Additionally, since I am an older woman in a long term partnership, I’m not qualified to consider early romantic emotions—can’t remember that far back.  So that’s why it’s sat there all this while.

Then, just the other day, we experienced something new.

I walked my youngest son away from his class room.  He was, as is quite common, railing at the world, his fists in the air, punching at the skies about all the many injustices of this world.

He was very loud.

People, other mums and dads and children in both directions, were privy to his opinions screamed to the clouds on high.  It’s hard to use your ‘inside’ voice when you have just escaped to the outside, so I thought it best to head for the car at high speed, and beat a hasty retreat.  I confirmed my sympathies with his plight—yes, backpacks on wheels may well be the work of the devil, but people are free to make their own choices and we must be careful not to hurt their feelings.

He seemed not to have noticed the two delightful little girls walking in front of us with the wheelie backpacks—pink.  Nor did he notice their shy glances back at him, the giggles, the smiles.  We gathered together at the curbside to cross the road.  He pogoed on the spot.  They watched.  Marching over the road,  stiff-legged Mario style, it was clear he would not let up any time soon.  His curses, Spongebob mode, continued to flow.  The girls stopped at their car and waved goodbye to my son, saying ‘see you tomorrow.’  Then he noticed them and when prompted, managed a reply.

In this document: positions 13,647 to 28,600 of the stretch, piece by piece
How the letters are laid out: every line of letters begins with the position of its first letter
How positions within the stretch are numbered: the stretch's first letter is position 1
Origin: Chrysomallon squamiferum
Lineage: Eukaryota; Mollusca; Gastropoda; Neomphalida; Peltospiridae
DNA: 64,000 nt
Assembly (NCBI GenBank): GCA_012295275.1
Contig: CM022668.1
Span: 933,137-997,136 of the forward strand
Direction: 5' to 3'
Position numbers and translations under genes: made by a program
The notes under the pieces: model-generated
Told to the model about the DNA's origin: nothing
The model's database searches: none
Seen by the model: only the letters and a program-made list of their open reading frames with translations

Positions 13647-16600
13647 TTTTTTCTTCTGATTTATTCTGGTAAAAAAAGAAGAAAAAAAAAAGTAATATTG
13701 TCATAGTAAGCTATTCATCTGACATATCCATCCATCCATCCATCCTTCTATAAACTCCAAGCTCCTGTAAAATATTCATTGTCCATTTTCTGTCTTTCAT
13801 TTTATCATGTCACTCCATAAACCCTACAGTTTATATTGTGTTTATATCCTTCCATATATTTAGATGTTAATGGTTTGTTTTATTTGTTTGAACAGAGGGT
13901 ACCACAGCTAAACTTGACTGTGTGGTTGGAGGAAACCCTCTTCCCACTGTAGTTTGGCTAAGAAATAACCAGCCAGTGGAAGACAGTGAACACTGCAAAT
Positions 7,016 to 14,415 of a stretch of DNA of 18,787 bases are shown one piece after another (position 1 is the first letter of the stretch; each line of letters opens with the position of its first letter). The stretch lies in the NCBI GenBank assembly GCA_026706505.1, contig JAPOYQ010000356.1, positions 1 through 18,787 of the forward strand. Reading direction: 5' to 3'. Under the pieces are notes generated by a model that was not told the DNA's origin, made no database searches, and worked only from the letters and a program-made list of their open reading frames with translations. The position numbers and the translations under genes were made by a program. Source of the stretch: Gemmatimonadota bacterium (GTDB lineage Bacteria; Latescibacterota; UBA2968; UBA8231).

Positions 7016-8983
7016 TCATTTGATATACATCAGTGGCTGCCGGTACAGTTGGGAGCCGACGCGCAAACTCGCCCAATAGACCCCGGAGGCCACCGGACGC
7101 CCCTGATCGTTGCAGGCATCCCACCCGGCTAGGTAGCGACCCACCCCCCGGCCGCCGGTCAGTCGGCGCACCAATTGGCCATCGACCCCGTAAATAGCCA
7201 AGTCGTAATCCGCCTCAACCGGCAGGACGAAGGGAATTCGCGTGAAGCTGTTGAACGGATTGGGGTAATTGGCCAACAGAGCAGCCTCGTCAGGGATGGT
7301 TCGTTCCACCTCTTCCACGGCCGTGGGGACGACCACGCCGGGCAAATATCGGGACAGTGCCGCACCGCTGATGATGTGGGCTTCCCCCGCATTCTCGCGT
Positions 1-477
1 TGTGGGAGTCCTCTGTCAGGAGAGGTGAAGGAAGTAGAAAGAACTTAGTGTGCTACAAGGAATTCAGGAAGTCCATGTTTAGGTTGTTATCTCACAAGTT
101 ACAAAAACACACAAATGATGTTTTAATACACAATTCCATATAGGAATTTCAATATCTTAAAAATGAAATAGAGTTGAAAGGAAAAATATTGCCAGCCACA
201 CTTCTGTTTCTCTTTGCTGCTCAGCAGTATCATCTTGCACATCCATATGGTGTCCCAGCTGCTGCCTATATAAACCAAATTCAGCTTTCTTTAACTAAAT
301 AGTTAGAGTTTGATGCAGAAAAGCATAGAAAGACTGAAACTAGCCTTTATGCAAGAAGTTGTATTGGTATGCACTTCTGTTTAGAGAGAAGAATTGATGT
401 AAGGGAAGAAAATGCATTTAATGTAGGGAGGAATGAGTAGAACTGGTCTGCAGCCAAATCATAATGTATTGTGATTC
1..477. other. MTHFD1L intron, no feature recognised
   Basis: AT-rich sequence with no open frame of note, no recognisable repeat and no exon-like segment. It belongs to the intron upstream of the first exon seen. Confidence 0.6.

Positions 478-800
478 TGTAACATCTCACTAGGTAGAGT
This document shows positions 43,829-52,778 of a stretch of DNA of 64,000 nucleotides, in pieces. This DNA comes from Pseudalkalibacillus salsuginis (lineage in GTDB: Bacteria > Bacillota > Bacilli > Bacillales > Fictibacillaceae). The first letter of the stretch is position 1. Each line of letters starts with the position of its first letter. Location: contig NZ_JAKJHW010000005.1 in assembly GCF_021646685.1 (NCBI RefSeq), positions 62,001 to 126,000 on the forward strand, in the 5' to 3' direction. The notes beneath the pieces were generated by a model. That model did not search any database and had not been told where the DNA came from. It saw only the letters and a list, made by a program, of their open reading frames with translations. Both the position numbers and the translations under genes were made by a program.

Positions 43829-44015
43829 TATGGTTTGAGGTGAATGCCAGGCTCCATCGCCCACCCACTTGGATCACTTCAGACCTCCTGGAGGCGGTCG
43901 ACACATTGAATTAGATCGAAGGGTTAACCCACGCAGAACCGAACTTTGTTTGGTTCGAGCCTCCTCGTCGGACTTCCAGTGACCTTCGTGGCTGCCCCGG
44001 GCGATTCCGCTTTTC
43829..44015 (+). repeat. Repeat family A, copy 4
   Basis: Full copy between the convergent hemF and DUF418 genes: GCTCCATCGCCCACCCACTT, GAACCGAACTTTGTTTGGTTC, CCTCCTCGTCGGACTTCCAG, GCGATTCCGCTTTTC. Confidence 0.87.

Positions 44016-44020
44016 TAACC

It was a timely reminder.

Is my son about to have a relationship?

I doubt it.

Is he likely to have one in the future?

Undoubtedly.  I’ll deal with that in time as well or badly as any other parent.  But what about the person he forms a relationship with, if she happens to be a woman?  Would this book help her?  Should I give it to her now so she can read up in advance?

So with that rubric, lets see.

Reading this book reminded me of Cosmopolitan Magazine when I was a teen: straightforward, easy to understand language, brief and always with a positive spin at the end of each chapter which Rudy titled – on a positive note.  For those paragraphs alone, I would give her a good score card, and many of them made me howl with laughter.

I also enjoyed the paragraphs labeled ‘his words,’ which are comments by AS men about the subject of the chapter.  I don’t know if they’re quotes from real [anonymous] people, but I suspect they are.

Number 19 is a good example:- you will never change him, even if you can successfully change his behavior.

His words:-  “Asperger’s is just another thing like restless leg syndrome.”

Then Rudy writes:- “The very things that drive you nuts might be inherently intertwined with the things that are most beguiling.”

Now isn’t that the truth.  I wouldn’t necessarily agree with all that is written here but it is nonetheless valid, interesting and thought provoking.

And lastly, the illustrations by Emma Rios are, of course, quite simply  delightful.

Available from JKP and Amazon.

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The new fashion fiend

Generally, clothing of any kind has been largely superfluous to our lifestyle. Originally, the only thing that mattered was texture.  Anything else was immaterial. But recently, priorities have changed.

“I can’t wear that one–it makes me look fat.”

“This one’s jolly don’t you think?”

“I can’t wear that one– it makes me look ugly.”

“This one’s nice and soft, here, feel it.”

“That one makes me look like a dork.  I want this one.”

“No dear. You can’t wear that one–it’s ripped.”